Isaac Offenbach, born Isaac Juda Eberst, was born in Offenbach near Frankfurt. He left his hometown in 1799 to travel as a wandering musician. In his travels he picked up the epithet “der Offenbacher” which he later adopted as his official surname. In 1802, he settled in Duetz where he worked for many years as a saloon musician. Offenbach moved to Cologne in 1816 where he was employed as a music teacher, and later as a local hazzan. He retained his post as hazzan for nearly twenty-five years until his death in 1850. Isaac Offenbach was Father to ten children, among them the famous composer Jacques Offenbach.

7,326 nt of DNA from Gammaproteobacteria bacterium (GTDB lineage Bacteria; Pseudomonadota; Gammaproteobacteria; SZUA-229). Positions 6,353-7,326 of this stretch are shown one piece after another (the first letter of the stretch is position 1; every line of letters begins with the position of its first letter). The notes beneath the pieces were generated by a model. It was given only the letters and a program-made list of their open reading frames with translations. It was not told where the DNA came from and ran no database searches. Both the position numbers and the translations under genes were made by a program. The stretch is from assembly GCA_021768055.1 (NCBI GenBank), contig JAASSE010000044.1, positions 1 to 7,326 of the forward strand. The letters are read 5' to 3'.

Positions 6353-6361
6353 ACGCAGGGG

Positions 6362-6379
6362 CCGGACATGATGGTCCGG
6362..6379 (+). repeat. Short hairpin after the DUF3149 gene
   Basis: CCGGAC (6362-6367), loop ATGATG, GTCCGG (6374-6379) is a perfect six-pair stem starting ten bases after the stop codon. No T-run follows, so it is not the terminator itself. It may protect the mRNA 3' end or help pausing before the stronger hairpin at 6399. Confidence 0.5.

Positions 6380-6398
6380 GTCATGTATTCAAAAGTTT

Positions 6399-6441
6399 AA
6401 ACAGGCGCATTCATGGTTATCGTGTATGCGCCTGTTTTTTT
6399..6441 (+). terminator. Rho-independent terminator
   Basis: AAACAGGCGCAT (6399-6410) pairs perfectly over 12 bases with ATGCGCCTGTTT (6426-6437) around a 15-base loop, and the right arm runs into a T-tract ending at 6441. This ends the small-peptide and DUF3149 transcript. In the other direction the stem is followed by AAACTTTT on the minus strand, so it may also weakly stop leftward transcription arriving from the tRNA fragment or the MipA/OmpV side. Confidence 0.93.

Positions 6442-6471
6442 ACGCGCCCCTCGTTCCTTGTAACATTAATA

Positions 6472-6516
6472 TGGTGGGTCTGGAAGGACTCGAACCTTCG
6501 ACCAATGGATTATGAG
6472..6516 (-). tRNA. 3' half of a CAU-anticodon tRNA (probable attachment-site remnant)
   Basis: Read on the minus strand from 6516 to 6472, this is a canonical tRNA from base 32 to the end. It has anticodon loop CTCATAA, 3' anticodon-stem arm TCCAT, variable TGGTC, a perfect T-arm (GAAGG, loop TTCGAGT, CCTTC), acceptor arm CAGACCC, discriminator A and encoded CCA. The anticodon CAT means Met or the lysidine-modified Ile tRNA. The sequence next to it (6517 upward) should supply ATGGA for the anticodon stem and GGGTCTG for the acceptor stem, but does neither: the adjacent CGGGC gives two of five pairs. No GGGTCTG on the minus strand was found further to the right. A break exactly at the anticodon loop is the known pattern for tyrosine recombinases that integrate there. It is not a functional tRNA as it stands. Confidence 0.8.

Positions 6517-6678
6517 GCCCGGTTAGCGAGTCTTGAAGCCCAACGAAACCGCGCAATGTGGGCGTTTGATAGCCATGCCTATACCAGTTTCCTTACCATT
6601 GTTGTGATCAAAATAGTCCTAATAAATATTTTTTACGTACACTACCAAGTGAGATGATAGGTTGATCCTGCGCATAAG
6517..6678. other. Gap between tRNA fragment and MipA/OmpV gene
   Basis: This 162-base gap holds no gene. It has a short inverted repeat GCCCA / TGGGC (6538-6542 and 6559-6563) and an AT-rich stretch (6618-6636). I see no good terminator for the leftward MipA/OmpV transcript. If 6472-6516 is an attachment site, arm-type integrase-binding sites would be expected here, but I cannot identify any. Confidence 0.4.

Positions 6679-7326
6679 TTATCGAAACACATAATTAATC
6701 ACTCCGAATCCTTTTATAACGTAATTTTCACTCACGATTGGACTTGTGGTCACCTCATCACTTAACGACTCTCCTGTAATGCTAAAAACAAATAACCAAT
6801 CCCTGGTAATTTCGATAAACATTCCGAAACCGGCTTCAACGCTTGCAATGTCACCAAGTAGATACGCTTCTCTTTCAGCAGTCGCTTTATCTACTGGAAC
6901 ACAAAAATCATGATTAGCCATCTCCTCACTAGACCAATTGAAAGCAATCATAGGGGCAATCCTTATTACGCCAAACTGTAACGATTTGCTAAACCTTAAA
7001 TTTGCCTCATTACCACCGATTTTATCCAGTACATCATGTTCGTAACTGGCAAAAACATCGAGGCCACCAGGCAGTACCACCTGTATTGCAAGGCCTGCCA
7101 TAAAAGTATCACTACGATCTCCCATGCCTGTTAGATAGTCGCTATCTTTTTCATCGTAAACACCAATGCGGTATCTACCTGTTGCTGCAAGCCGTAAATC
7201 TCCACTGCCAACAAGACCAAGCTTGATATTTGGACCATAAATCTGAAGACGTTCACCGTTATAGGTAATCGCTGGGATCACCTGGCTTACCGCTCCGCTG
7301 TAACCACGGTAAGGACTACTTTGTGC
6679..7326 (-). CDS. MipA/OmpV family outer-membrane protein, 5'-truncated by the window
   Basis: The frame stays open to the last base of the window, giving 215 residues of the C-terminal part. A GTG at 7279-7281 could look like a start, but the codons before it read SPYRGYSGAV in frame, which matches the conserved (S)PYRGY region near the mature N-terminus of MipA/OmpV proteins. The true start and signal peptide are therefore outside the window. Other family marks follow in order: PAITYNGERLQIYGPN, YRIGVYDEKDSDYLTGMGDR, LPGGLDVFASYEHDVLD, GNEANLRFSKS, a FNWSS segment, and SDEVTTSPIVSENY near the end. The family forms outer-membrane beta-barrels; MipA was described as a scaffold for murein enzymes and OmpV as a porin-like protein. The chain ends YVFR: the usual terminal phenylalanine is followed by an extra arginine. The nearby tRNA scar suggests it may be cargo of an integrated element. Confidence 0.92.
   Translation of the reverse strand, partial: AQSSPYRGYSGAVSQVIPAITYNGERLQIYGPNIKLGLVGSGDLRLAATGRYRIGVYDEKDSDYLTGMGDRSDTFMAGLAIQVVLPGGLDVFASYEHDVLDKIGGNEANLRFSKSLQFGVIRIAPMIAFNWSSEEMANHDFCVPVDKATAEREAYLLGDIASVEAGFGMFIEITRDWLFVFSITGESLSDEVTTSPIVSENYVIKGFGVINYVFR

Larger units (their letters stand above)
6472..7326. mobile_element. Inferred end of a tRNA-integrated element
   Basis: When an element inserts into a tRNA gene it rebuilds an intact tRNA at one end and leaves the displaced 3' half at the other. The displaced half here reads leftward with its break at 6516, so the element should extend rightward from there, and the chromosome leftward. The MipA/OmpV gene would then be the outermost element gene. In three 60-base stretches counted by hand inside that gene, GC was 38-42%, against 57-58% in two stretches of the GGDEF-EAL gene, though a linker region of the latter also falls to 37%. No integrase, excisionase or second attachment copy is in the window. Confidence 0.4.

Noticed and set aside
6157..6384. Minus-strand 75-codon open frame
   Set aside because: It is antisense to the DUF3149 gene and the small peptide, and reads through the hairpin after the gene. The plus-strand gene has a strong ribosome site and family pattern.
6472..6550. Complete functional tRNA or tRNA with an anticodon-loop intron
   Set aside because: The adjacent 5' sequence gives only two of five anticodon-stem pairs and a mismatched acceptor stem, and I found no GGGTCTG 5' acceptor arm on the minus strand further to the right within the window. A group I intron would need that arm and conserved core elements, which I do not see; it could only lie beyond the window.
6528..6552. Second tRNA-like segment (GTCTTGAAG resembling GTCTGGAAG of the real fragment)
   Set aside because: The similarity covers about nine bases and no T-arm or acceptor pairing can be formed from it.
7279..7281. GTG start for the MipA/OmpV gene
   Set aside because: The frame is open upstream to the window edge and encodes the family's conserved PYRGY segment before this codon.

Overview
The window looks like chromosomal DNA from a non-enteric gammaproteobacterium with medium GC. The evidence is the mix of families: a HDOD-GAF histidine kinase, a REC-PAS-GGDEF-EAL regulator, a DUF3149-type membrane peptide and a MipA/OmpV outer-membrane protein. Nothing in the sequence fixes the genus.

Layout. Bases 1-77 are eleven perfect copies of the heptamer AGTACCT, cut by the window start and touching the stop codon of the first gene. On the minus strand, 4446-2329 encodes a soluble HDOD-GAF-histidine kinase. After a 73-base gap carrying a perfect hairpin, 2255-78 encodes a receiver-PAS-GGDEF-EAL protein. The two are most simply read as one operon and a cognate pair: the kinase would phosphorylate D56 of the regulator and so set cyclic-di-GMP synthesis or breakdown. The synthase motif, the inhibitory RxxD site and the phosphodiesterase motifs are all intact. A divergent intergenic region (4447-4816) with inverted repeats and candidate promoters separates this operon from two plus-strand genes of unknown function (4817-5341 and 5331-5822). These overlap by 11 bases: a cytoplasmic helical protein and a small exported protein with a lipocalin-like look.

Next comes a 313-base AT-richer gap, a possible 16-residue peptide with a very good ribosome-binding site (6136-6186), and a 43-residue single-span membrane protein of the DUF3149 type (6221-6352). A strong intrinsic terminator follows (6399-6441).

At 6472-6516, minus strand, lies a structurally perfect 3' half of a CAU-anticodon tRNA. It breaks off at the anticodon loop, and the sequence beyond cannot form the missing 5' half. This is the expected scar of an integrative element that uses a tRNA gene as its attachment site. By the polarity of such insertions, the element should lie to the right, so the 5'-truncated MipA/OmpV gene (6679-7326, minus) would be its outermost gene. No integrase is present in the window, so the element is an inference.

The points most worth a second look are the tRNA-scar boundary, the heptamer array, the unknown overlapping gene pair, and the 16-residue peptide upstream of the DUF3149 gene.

Offenbach was a noted composer of synagogue and secular music. The majority of his musical manuscripts are preserved, including twenty folders of cantorial compositions and transcriptions of traditional synagogue melodies. His manuscripts were donated to The Jewish Institute of Religion in New York, and to the Birnbaum Collection at Hebrew Union College in Cincinnati. Offenbach was also a recognized writer, editor and translator. He published a Haggadah with a German translation, an appendix of original and traditional melodies (1838), and a Hebrew-German youth prayer book (1839).